So I went outside to do some raking and complaining to God. And then this message filled me (I say that because I didn’t hear an audible voice, just a strong impression of these specific words):

“Just because my hand is on you, doesn’t mean it’s going to be easy.”

On the one hand, this is confirmation: God’s hand is on me.

On the other hand, it’s going to be hard.

God is rarely this clear with me. When he’s communicated something specific before, it’s subject to interpretation. It’s more usual for God to communicate with me by what I call piling on: the same word or idea coming at me from everywhere. Recently it’s been the word “practice” — prayer practice, writing practice, Pilates practice, spiritual practice, practice, practice, practice. A good friend who is a spiritual director and a poet is the one who started it: “That’s why we call it a practice, because we’re not very good at it yet.”

Because I’m not very good at it. Yet.

Indeed, the book project I’d been so dejected about: there was a big hole in it. I needed my winter of whine to make me realize it. So I put in the work this spring. Writing practice.

I recently added something to my prayer practice. Most days, I write my prayers, freeform, but after my friend the spiritual director/poet recited the following prayer at book club and I cried my way through the whole thing, I knew I had to add it. It speaks hard to me as a writer, impatient for success, for publication. For (dare I say it) validation.

The author is fascinating, as well, and I plan to look into his life in more detail: he was a Jesuit paleontologist during the first half of the 20th century. He studied evolution and explored the spiritual implications of that scientific work. Look for something about him in the future here at won*der.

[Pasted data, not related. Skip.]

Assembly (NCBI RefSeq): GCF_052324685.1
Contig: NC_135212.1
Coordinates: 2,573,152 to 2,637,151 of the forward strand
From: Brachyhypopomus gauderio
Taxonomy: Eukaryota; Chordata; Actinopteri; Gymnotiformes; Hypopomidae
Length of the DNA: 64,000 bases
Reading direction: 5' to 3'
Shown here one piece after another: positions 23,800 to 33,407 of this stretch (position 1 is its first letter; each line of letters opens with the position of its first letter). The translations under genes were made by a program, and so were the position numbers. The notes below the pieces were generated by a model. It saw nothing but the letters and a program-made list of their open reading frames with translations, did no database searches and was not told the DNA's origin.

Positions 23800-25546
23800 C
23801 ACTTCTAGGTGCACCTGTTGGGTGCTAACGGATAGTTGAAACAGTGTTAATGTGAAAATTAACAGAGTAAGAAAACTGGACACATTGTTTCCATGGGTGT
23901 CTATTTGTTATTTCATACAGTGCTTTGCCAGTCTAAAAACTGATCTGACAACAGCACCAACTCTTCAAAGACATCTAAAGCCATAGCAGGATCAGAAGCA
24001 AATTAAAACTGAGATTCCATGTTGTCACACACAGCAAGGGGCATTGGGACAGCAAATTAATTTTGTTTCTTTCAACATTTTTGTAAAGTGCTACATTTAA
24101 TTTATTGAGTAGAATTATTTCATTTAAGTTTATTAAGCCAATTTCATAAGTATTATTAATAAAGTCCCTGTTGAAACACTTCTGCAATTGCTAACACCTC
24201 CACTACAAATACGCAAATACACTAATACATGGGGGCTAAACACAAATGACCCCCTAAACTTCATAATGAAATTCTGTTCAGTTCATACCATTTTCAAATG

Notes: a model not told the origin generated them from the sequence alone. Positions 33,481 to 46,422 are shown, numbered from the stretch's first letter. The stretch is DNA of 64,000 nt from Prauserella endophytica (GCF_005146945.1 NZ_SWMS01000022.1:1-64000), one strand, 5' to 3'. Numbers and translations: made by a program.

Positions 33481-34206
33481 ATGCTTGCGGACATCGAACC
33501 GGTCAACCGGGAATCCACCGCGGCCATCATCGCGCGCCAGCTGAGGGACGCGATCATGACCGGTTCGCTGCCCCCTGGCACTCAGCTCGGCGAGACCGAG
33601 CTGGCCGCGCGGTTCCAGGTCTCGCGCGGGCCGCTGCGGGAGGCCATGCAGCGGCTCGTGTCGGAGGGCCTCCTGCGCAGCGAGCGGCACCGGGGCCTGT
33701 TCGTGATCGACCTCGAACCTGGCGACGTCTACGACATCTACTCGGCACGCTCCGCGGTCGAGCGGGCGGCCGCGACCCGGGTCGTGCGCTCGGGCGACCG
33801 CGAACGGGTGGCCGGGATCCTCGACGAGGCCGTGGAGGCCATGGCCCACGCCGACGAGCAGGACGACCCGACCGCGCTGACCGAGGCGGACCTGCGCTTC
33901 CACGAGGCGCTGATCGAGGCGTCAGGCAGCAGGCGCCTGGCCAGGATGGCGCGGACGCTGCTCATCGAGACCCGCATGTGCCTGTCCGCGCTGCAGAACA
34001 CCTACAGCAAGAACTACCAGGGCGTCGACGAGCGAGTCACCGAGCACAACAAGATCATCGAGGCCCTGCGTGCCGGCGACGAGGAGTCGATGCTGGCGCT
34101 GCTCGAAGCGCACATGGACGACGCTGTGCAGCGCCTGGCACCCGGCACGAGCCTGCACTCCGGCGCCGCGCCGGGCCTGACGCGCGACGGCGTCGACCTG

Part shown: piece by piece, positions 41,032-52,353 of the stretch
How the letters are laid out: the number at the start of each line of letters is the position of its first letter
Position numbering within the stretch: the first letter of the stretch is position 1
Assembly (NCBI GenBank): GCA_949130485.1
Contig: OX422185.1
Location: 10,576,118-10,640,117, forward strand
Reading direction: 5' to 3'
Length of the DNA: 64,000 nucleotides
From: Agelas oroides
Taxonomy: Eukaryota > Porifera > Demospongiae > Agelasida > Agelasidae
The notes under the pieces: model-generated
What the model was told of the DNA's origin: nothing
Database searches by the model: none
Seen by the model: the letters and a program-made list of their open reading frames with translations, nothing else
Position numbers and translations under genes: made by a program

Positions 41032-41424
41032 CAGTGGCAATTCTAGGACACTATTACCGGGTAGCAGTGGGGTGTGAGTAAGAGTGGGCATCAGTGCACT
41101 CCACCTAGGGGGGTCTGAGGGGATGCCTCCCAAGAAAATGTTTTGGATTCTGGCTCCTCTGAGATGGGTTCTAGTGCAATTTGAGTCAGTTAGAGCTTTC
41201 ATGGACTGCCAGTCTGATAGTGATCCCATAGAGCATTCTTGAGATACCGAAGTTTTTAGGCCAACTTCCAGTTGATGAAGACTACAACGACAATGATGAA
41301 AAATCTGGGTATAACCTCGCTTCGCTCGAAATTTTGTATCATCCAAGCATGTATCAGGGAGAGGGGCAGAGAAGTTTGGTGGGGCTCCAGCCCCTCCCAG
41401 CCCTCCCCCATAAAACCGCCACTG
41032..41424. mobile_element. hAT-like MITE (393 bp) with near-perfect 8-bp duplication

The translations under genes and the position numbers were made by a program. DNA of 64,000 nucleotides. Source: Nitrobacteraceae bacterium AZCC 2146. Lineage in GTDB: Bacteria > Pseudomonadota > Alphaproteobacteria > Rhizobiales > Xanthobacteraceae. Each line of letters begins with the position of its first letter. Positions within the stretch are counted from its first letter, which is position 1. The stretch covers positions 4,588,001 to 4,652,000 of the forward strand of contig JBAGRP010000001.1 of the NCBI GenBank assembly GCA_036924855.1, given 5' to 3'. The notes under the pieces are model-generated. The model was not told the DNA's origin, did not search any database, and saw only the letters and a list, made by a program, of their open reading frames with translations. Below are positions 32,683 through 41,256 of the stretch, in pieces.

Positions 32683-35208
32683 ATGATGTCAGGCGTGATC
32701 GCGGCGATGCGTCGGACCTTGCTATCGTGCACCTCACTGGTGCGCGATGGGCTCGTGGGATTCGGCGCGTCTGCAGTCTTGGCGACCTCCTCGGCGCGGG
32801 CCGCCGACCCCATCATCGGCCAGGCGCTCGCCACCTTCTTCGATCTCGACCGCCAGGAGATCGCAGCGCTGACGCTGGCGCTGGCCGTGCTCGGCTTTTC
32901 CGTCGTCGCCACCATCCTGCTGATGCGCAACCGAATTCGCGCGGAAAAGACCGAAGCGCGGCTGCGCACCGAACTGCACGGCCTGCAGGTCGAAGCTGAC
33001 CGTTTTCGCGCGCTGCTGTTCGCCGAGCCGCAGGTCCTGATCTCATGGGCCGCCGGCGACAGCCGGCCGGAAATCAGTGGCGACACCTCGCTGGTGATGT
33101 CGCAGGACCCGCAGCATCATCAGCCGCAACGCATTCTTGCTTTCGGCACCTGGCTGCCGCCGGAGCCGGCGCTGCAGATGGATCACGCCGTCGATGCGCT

For now, here is Pierre Teilhard de Chardin’s prayer:

Above all, trust the slow work of God.
We are, quite naturally,
impatient in everything to reach the end
without delay.
We should like to skip
the intermediate stages.
We are impatient of being on
the way to something unknown,
something new,
and yet it is the law of all progress
that it is made by passing through
some stages of instability —
and it may take a very long time.
And so I think it is with you.
Your ideas mature gradually —
let them grow,
let them shape themselves,
without undue haste.
Don’t try to force them on,
as though you could be today
what time (that is to say, grace and
circumstances acting
on your own good will)
will make them tomorrow.
Only God could say what this new spirit
gradually forming within you will be.
Give our Lord the benefit of believing
that his hand is leading you,
and accept the anxiety of
feeling yourself in suspense
and incomplete.

There are so many moments in this prayer that pierce me. “the slow work of God.” “And so I think it is with you.” “his land is leading you.” “accept the anxiety.” “in suspense and incomplete.”

This is hard.

But I’m practicing. This past weekend I stepped out big time to attend a writer’s retreat, the Renew and Refine Retreat for Writers. It was small. Fewer than 20 people. There would be no hiding. I was anxious. Okay, I was terrified. I would have to put myself out there as a writer, with other writers. But I accepted the anxiety and went and met wonderful people. We laughed and cried and prayed and worked together in the kitchen and ate very, very well. I was so deeply encouraged by my time with them, both specifically (after I read my work) and generally, as kindred spirits driven/called to work out our faith and our lives in words that we are driven/called to share. I hope I was able to encourage even one person there as much as I was.

So I’m moving ahead with a little more courage than I was before. Revising my materials. Getting ready to send out It Is You again.

Practicing my trust of the slow work of God. His hand is on me. But it isn’t going to be easy.

What are you practicing? What might accepting the anxiety give you the courage to do?